Tour:Equivalence of definitions of cyclic group

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This article adapts material from the main article: equivalence of definitions of cyclic group

This page is part of the Groupprops guided tour for beginners (Jump to beginning of tour)
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WHAT YOU NEED TO DO:
  • Read, and thoroughly understand, the equivalence of the two definitions of cyclic group. (We'll see better formulations of the proof later, after introducing homomorphisms and quotients)

The definitions that we have to prove as equivalent

Definition in terms of modular arithmetic

A group is said to be cyclic (sometimes, monogenic or monogenous) if it is either isomorphic to the group of integers or to the group of integers modulo n for some positive integer n.

Definition in terms of generating sets

A group is termed cyclic (sometimes, monogenic or monogenous) if it has a generating set of size 1.

Proof of equivalence

From modular arithmetic to generating sets

This is direct: \mathbb{Z} is generated by the element 1 \in \mathbb{Z}, and \mathbb{Z}/n\mathbb{Z} is generated by the element 1.

From generating sets to modular arithmetic

Given: A group G with a generating set \{ g \}

To prove: G is isomorphic either to \mathbb{Z} (the group of integers) or to \mathbb{Z}/n\mathbb{Z} (the group of integers modulo n)

Proof: We consider two cases.

Case 1: g has finite order. Thus, there exists a minimal positive integer n such that g^n is the identity element. Consider now the map \varphi: \mathbb{Z}/n\mathbb{Z} \to G that sends a to the element g^a. We want to prove that \varphi is an isomorphism.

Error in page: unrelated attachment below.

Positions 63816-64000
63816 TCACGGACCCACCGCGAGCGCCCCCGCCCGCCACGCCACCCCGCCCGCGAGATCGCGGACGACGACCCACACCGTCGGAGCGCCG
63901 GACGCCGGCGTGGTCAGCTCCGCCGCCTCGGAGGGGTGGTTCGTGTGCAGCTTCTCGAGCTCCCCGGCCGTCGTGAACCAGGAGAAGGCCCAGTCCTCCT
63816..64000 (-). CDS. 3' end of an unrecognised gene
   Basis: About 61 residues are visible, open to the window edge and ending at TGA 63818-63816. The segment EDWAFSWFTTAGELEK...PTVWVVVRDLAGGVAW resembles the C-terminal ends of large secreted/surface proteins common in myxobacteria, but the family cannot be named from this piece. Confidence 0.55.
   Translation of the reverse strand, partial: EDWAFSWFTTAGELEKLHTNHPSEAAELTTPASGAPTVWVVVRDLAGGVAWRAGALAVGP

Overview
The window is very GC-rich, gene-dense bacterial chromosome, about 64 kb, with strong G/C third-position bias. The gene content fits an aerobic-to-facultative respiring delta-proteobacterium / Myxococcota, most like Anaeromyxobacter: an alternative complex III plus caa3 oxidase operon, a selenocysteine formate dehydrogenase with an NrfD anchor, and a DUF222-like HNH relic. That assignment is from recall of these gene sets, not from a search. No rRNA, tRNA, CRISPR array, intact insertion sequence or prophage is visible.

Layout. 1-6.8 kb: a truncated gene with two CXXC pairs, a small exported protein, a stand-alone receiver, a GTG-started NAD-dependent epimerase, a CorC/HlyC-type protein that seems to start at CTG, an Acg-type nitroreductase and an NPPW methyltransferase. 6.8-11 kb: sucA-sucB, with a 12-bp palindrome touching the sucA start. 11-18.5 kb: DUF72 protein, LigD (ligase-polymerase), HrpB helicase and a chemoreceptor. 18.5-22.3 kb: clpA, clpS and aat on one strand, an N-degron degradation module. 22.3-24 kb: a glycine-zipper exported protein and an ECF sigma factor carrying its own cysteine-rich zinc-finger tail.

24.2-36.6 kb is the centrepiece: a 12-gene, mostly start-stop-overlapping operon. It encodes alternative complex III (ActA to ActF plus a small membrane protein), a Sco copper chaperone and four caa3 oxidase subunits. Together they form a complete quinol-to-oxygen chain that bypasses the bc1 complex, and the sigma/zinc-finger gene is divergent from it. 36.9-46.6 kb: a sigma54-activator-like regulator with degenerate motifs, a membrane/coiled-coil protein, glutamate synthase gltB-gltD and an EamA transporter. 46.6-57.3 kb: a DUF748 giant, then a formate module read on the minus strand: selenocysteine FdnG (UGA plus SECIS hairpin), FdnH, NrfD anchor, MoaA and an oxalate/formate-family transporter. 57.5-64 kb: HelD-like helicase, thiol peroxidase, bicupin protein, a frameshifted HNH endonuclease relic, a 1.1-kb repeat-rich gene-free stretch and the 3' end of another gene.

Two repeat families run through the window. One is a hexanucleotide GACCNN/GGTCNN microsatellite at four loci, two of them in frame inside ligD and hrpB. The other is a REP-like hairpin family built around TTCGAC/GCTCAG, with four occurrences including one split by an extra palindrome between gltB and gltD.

We first show that \varphi(a + b) = \varphi(a)\varphi(b). For this, observe that if a and b add up to less than n as integers, then g^{a+b} = g^ag^b by definition. If the sum of a and b as integers is at least n, then \varphi(a + b) = g^{a+b-n} =g^ag^bg^{-n} = g^ag^b (since g^{-n} is the identity element).

Similarly, \varphi(0) = g^0 = e by definition, and \varphi(-a) = \varphi(a)^{-1}, again because g^n = e.

Surjectivity: Since g generates G, every element of G can be written as a power of g, say g^m for some integer m. Writing m = nq + r where q,r are integers and r \in \{ 0,1,2,\dots,n-1 \}, we get that g^m = g^r = \varphi(r). Thus, \varphi is surjective.

Injectivity: Finally, if \varphi(a) = \varphi(b) with a < b both in \{ 0,1,2,\dots,n-1 \}, then g^{b - a} = e, contradicting the assumption that g has order n.

Thus, \varphi is an isomorphism of groups.

Case 2: g does not have finite order. In that case, consider the map \varphi:\mathbb{Z} \to G that sends n to g^n.

Clearly, by definition, \varphi(a + b) = \varphi(a)\varphi(b), \varphi(-a) = \varphi(a)^{-1}, and \varphi(0) = e.

Surjectivity: Since g generates G, every element of G can be written as g^n for some integer n.

Injectivity: If \varphi(a) = \varphi(b) for a < b, then g^{b - a} = e, contradicting the assumption that g does not have finite order.


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